The Alps / Winter Sports

Everything you need to know about the ski season in France

The ski season is back! The French Alpine resorts are welcoming their first guests, the lifts are up and running and the skiers are heading for the summits. Our guide to the French ski season will answer all your questions.

Read on to discover all you need to know about the ski season in France…

What are the ski season dates in France?

The first French ski resorts usually kick off the season in late November/early December. These openings are usually subject to certain conditions, particularly snowfall. This year, for example, several resorts such as Les 2 Alpes and Val Thorens had to postpone their opening due to a lack of snow.

Chamonix was the first to open, on November 19. After that dates, openings follow each other until December 17, when the ski season really gets going with the beginning of the school holidays.

The vast majority of resorts close between March and April, although the season may extend into May for some of the higher resorts in the Northern Alps. The weekend of May 8 usually marks the end of the ski season.

All of these dates announced by the ski resorts are provisional and subject to change. Remember to check the official websites.

Which are the best months for skiing in France?

The perfect day for skiing is one when there is enough snow and the visibility is clear. In France, the resorts are at their best in February and the beginning of March. Higher altitude resorts in the Alps and the Pyrenees can also count on the month of December.

A child enjoys skiing down a mountain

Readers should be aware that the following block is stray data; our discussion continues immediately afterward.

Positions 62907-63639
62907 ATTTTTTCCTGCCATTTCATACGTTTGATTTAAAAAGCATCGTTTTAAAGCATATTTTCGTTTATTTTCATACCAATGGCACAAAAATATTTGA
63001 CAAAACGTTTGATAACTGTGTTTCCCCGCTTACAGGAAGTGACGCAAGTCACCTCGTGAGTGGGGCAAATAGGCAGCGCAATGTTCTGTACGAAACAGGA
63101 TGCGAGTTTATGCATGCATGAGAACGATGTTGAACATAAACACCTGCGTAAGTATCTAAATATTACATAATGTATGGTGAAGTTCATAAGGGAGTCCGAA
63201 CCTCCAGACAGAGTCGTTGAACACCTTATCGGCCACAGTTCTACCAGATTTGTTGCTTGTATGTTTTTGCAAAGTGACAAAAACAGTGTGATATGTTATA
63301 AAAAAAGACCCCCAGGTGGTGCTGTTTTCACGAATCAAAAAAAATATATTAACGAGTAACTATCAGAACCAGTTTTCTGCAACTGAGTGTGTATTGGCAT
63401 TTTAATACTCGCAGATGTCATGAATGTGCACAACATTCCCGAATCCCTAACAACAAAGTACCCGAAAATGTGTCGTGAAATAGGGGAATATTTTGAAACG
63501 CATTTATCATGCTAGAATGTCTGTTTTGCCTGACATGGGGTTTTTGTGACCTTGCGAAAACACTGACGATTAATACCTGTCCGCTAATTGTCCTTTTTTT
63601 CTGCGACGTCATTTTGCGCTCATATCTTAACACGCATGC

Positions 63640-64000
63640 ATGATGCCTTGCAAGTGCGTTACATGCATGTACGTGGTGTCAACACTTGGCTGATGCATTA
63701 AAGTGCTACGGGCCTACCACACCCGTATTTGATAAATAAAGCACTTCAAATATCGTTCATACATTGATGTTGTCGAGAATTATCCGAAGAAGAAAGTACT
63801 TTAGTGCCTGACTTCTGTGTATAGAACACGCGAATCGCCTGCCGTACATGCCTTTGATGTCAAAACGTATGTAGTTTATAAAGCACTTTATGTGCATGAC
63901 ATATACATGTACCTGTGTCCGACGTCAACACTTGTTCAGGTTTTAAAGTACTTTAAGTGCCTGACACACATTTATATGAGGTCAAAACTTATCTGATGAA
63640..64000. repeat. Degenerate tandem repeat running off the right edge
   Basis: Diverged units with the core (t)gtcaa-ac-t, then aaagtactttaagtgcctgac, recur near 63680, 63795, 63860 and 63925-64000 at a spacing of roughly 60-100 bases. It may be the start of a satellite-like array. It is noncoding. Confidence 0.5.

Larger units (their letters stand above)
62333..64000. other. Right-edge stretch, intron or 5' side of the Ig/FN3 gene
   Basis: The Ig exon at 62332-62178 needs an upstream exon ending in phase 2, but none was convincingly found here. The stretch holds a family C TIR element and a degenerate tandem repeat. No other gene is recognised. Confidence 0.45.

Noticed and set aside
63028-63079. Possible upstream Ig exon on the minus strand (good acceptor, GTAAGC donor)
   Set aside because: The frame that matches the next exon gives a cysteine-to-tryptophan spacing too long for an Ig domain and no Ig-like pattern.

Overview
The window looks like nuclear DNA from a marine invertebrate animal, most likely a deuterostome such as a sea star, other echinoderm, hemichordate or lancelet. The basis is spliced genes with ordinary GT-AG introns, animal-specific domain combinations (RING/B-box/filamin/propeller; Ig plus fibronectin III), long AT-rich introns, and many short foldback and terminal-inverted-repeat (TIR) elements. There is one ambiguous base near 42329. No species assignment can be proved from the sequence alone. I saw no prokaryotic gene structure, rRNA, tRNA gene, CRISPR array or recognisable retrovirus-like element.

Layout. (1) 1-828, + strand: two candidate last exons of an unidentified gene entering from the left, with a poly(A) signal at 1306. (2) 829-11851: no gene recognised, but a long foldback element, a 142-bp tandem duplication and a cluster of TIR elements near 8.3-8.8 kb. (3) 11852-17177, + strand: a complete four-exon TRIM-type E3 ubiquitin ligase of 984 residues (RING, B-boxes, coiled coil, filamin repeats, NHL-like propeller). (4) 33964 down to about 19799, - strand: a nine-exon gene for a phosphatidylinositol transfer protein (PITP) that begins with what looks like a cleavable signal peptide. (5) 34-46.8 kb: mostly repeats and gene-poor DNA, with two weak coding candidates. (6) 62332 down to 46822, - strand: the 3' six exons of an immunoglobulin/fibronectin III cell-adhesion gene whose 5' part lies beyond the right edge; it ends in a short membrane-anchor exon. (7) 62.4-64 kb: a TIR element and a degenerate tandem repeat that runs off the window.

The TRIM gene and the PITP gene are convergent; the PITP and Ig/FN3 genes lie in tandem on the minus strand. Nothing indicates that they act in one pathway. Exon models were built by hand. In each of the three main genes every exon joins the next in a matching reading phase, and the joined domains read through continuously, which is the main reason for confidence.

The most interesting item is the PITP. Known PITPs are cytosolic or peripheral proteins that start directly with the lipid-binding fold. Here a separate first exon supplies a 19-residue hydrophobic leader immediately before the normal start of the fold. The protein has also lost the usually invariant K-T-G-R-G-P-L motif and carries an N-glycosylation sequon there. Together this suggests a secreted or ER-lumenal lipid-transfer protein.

What do you need to ski in France?

Ski gear

You’ll need to prepare ahead for your ski holiday – to make this easier for you, we’ve prepared a list of some of the essential equipment for a great ski season (this list is not exhaustive).

  • Sunglasses or a ski mask (check the UV rating!)
  • A hat, balaclava and a scarf 
  • Gloves or mittens (and under-gloves for those who are sensitive to the cold)
  • A ski suit or trousers and a waterproof jacket
  • Thermal undergarments 
  • A fleece 
  • Long socks 
  • A helmet (unless you rent one) 
  • A backpack and a water bottle 
  • Après-ski clothing
  • Sun cream 
  • Lip balm

Ski equipment

Most skiers rent their equipment at their destination. Several brands offer this service, including Intersport, Go-Sport and Ski-Sport 2000.

These are available in most resorts and are a simple way to get expert advice and hire the equipment you need, whether you are going skiing, cross-country skiing, snowboarding or need safety equipment.

Few people are aware that booking online is often cheaper. Skiset, Europe’s leading equipment and rental company offers online booking with discounts of up to 50%. OVO Network has a partnership with Skiset which offers guests a further 5% discount.

Meribel resort

Ski passes